"Please, surely you remember me from my grandmother's funeral? I invited you to my house for dinner? I need your help, D," the young woman pleaded.

Now, D turned.

"Leila's granddaughter?"

"You do remember!"

"You say you need my help? You wish to hire me?"

Looking past D, the young woman shivered. The dhampire turned to see three burly men, the town's sheriff and two of his deputies, emerge from the pub. He turned back.

"No, not really," she answered quickly, still staring at the men uneasily. "Could we go to someplace that I would be safe and free to talk?"

D nodded. "Do you have a horse?"

"She's waiting for me, where we're going. Can I ride with you?"

D nodded once again.


The young woman now sat upon her grandmother's grave, her back rested against the tombstone. D's horse and the girl's, a snow white mare, stood off in the shadows together. D stood a little ways in front of the girl's extended feet.

"Now, what is it that you need me for?" D asked.

The young woman's eyes focused on him. She looked extremely sad.

"Can you tell?" she whispered. "Can you see that I'm different?"

D took his time before making a reply. He was once again drawn to that arcane beauty of hers. It was beginning to dawn on him what made it so bizarre.

"You're not human…" he said slowly.

She looked away from him, her eyes still sad. She sighed, and, without looking back at him, began her story.

"You must understand that this is difficult. It happened a year ago, in the village that my family had moved to after my grandmother had died. You see, the doctor in that village wasn't very good at his job. Unless, of course, the actual job description for a doctor is to spend each night in the pub getting completely shit-faced."

She paused here, looking up apologetically at D for her use of language. She drew her knees up to her chin and wrapped her arms about them.

"Sorry," she continued. "There is just no other way to put it. Anyhow, so I had taken to practicing earthen magics. Mostly healing, though I can do a few other neat tricks. I was already an outcast of sorts because of this. Then, one night, I was walking home alone. I knew I wasn't supposed to be out that late at night, but the woman I was healing had taken longer to heal than I had anticipated. I figured, hey, so long as I try not to draw attention to myself, I will make it home alright. So, stupid me, I take the back roads instead of the main street."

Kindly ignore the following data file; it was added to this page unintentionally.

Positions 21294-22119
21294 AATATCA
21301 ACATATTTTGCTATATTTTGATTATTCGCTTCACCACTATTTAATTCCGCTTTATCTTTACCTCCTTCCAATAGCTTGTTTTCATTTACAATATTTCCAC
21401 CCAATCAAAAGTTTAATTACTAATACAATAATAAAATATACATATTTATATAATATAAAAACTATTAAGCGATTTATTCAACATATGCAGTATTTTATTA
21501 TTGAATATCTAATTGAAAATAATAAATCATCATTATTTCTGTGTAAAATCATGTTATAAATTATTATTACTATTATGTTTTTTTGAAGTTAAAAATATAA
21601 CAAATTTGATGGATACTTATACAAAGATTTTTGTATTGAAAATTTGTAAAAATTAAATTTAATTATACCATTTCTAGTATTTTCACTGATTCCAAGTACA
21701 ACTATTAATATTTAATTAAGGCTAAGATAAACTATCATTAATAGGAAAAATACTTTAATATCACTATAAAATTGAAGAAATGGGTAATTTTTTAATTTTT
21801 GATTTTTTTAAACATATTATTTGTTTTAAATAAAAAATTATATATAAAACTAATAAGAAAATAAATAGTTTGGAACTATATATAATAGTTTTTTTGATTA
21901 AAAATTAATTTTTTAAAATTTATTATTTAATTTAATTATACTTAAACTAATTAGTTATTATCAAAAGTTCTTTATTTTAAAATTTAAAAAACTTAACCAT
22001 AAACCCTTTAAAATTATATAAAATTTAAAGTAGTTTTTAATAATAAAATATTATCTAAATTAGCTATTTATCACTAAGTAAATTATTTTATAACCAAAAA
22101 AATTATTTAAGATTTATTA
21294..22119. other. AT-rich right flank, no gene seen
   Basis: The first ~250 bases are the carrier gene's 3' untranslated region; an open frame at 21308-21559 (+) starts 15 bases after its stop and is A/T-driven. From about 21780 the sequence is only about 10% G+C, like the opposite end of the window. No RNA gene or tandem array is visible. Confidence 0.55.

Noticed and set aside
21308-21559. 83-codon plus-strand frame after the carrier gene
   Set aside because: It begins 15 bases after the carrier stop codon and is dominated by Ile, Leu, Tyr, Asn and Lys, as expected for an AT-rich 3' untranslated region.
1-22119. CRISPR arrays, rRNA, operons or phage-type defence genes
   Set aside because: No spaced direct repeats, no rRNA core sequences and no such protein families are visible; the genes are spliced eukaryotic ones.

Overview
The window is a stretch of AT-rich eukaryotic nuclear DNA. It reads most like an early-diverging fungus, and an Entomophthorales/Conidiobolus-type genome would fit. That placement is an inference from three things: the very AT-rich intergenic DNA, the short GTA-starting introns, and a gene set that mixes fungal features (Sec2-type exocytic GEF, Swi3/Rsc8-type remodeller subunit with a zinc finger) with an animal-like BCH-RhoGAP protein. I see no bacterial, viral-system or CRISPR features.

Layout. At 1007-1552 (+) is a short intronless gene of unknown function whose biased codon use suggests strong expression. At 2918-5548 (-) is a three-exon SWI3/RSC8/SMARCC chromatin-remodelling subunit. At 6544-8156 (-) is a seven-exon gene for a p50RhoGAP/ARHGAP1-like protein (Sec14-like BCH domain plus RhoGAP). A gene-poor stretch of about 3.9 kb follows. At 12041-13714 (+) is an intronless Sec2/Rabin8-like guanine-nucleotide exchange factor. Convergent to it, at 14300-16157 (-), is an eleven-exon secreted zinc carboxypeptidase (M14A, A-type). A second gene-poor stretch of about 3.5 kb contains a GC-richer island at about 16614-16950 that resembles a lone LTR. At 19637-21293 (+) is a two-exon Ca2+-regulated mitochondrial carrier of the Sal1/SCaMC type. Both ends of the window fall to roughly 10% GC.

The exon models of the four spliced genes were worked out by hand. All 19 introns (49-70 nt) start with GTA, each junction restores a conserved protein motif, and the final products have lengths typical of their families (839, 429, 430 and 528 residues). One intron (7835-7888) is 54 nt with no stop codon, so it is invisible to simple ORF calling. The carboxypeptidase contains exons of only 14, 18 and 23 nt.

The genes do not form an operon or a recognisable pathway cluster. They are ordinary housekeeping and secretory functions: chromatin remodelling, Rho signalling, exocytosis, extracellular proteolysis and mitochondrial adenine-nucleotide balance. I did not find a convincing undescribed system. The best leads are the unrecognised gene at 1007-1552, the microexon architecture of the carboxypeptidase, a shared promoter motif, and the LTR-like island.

The young woman paused again, this time to note D's reaction thus far to her story. He seemed almost skeptical. Shaking her head, she continued further.

"Then, I see a figure in the distance. I stop, not knowing who it is. Then, it starts to come closer and closer. Then, I see its fangs. Before I knew it, there was this excruciating pain in my neck, and I was hitting the ground. I felt completely drained and I knew that I was dying. What little blood this vampire had left me with was not enough. I beg you to understand, I was only twenty-three at the time. Even now, only a year's difference, I would be thinking the same thing I thought then, which was 'I don't want to die.' Incredibly, as soon as I thought that, I could feel something well up inside of me. I knew that it was magical. My energy was returning…my energy and then some. Suddenly, as I sat up there in that dark street, I realized what had happened. My magic, acting on my simple will to live, had merged what was left of my blood with whatever amount of essence the vampire had left on me. I knew instantly what I was…"

"You're a dhampire…" D muttered, a slight tone of amazement in his voice.

The young woman sighed. "Yeah. That's it. Immediately, that night, I packed up ol' Princess over there and left. I knew that if I could find you, you could help me."

"With what, exactly?"

She stood to face D, which was not easy. She was at least a head shorter than him.

"I can feel the bloodlust, D. It's not strong, but it's there, tugging at the back of my being. I know that if I can't learn to control it, one of these days, I'll do something bad. I'll hurt…or even kill someone. I've always tried to be a good person, D. I don't want to become a monster. Then, I remembered how my grandmother would speak of you. How noble, how kind you were. I knew that I could ask you to help me, teach me, how to live like this."

Another scoff. D turned from the girl and called to his horse. As he mounted the steed, he said, over his shoulder, "Sorry. I'm not looking for a protégé." After digging into one of his saddlebags and throwing some gold coins to the ground at the girl's feet, he added, "That should get you a room at the local inn and a decent meal. That's all I can do."

Shocked, she didn't move. D clicked his tongue and the horse started off at a walk. As soon as the young woman was out of earshot, Left Hand started in.

"Are you nuts, D? Didn't you hear her? She's a witch! She could be a big help when it came to you, as a Hunter. But no, you leave her standing there…with nothing but a mare and a few coins," he scolded.

"Shut up," D said, rather calmly.

Left Hand was silent for exactly five seconds. Then, with a sigh, he said, "Very well. Your call, of course. But what would Leila think? You turning down her granddaughter in the girl's most dire situation. Oh, well…"

D stopped his cyborg horse and sighed. He hated it when Left Hand actually got something right. Turning in his saddle to look back at the girl, something D tried not to do often--he rarely looked back on anything--he noticed that she had still not picked up the coins. Instead, she was merely staring at them, her eyes filled with silent tears.

"What's your name?" D called to her.

Quickly wiping her tears and looking up at him, she called back, "Lilah. My name is Lilah."

"Lilah, gather those coins and try to catch up," he said.

A small smile was forming on the girl's lips, "But I thought you said…"

"Never mind that. I've changed my mind. Now come on, we have work to do."

End Notes: How was that? Any good? Please, R & R! Thanks!